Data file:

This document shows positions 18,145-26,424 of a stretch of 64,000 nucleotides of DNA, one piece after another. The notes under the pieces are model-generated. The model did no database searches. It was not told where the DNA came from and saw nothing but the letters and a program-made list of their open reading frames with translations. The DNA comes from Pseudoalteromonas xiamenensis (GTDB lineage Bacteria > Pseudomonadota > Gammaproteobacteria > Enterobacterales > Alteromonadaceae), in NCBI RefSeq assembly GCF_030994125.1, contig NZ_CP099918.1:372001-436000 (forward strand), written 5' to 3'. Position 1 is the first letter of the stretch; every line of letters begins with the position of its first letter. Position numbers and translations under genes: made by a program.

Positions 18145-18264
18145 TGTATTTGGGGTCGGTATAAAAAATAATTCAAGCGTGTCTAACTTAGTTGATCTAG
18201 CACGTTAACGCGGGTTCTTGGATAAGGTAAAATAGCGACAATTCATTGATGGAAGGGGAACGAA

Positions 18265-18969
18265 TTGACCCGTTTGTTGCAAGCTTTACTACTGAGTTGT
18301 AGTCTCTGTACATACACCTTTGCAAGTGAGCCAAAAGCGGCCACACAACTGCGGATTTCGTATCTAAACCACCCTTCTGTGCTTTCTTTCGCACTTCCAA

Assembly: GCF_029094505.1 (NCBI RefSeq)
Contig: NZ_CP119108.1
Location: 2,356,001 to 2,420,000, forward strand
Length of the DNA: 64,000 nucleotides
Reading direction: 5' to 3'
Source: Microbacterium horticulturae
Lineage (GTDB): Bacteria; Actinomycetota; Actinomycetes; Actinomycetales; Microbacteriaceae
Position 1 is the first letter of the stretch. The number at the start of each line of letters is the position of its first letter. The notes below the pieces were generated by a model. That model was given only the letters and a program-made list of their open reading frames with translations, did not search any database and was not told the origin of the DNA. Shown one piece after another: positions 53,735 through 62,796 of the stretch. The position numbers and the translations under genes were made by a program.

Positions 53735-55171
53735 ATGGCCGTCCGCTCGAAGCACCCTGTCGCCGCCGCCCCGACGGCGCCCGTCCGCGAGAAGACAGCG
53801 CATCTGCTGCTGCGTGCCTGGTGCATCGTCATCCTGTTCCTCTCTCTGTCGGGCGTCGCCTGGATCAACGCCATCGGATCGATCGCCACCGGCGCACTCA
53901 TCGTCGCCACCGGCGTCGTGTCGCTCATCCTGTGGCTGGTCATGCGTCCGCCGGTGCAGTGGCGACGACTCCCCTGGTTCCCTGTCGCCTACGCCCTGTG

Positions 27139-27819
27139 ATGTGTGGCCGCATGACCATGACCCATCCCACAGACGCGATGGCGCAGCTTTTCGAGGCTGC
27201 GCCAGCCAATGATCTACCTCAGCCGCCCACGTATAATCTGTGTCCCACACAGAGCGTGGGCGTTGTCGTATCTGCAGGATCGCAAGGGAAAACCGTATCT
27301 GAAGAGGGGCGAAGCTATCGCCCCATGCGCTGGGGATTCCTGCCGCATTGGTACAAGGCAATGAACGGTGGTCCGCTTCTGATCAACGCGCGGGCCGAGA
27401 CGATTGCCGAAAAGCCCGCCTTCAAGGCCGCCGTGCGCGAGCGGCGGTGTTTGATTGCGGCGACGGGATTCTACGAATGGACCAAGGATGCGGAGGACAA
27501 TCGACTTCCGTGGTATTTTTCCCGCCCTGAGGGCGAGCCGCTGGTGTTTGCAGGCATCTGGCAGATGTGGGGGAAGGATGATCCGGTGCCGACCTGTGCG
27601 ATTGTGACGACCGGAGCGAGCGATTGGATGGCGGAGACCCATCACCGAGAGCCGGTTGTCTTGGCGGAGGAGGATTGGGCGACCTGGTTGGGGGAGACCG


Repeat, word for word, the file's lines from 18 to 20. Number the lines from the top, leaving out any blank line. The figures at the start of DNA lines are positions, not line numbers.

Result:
53801 CATCTGCTGCTGCGTGCCTGGTGCATCGTCATCCTGTTCCTCTCTCTGTCGGGCGTCGCCTGGATCAACGCCATCGGATCGATCGCCACCGGCGCACTCA
53901 TCGTCGCCACCGGCGTCGTGTCGCTCATCCTGTGGCTGGTCATGCGTCCGCCGGTGCAGTGGCGACGACTCCCCTGGTTCCCTGTCGCCTACGCCCTGTG

Positions 27139-27819